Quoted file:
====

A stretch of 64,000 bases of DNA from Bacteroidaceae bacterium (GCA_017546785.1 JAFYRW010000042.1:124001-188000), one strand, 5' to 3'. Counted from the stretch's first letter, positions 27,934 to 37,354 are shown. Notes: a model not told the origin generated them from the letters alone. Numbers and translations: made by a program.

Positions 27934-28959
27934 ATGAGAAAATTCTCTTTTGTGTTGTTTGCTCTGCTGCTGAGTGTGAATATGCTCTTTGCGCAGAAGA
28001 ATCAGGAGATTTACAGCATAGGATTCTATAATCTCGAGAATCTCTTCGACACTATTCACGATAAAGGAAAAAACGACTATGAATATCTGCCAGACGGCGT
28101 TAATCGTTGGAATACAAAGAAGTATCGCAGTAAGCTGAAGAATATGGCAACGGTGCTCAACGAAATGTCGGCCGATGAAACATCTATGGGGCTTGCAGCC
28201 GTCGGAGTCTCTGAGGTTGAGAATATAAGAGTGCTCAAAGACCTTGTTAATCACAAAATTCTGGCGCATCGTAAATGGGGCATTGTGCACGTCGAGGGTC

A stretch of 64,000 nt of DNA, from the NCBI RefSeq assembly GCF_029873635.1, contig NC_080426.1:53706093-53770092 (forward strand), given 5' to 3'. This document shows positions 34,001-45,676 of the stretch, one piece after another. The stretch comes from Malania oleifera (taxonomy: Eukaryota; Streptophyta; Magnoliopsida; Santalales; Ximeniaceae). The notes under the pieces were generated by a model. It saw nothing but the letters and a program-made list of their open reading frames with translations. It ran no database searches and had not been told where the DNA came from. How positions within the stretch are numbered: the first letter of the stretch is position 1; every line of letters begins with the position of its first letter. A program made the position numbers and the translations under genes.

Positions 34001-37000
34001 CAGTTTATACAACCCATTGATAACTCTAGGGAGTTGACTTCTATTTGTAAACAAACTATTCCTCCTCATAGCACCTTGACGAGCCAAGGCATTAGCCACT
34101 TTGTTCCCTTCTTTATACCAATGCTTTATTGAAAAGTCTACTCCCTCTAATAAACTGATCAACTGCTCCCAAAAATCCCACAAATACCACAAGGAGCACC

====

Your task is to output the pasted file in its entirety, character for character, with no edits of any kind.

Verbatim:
A stretch of 64,000 bases of DNA from Bacteroidaceae bacterium (GCA_017546785.1 JAFYRW010000042.1:124001-188000), one strand, 5' to 3'. Counted from the stretch's first letter, positions 27,934 to 37,354 are shown. Notes: a model not told the origin generated them from the letters alone. Numbers and translations: made by a program.

Positions 27934-28959
27934 ATGAGAAAATTCTCTTTTGTGTTGTTTGCTCTGCTGCTGAGTGTGAATATGCTCTTTGCGCAGAAGA
28001 ATCAGGAGATTTACAGCATAGGATTCTATAATCTCGAGAATCTCTTCGACACTATTCACGATAAAGGAAAAAACGACTATGAATATCTGCCAGACGGCGT
28101 TAATCGTTGGAATACAAAGAAGTATCGCAGTAAGCTGAAGAATATGGCAACGGTGCTCAACGAAATGTCGGCCGATGAAACATCTATGGGGCTTGCAGCC
28201 GTCGGAGTCTCTGAGGTTGAGAATATAAGAGTGCTCAAAGACCTTGTTAATCACAAAATTCTGGCGCATCGTAAATGGGGCATTGTGCACGTCGAGGGTC

A stretch of 64,000 nt of DNA, from the NCBI RefSeq assembly GCF_029873635.1, contig NC_080426.1:53706093-53770092 (forward strand), given 5' to 3'. This document shows positions 34,001-45,676 of the stretch, one piece after another. The stretch comes from Malania oleifera (taxonomy: Eukaryota; Streptophyta; Magnoliopsida; Santalales; Ximeniaceae). The notes under the pieces were generated by a model. It saw nothing but the letters and a program-made list of their open reading frames with translations. It ran no database searches and had not been told where the DNA came from. How positions within the stretch are numbered: the first letter of the stretch is position 1; every line of letters begins with the position of its first letter. A program made the position numbers and the translations under genes.

Positions 34001-37000
34001 CAGTTTATACAACCCATTGATAACTCTAGGGAGTTGACTTCTATTTGTAAACAAACTATTCCTCCTCATAGCACCTTGACGAGCCAAGGCATTAGCCACT
34101 TTGTTCCCTTCTTTATACCAATGCTTTATTGAAAAGTCTACTCCCTCTAATAAACTGATCAACTGCTCCCAAAAATCCCACAAATACCACAAGGAGCACC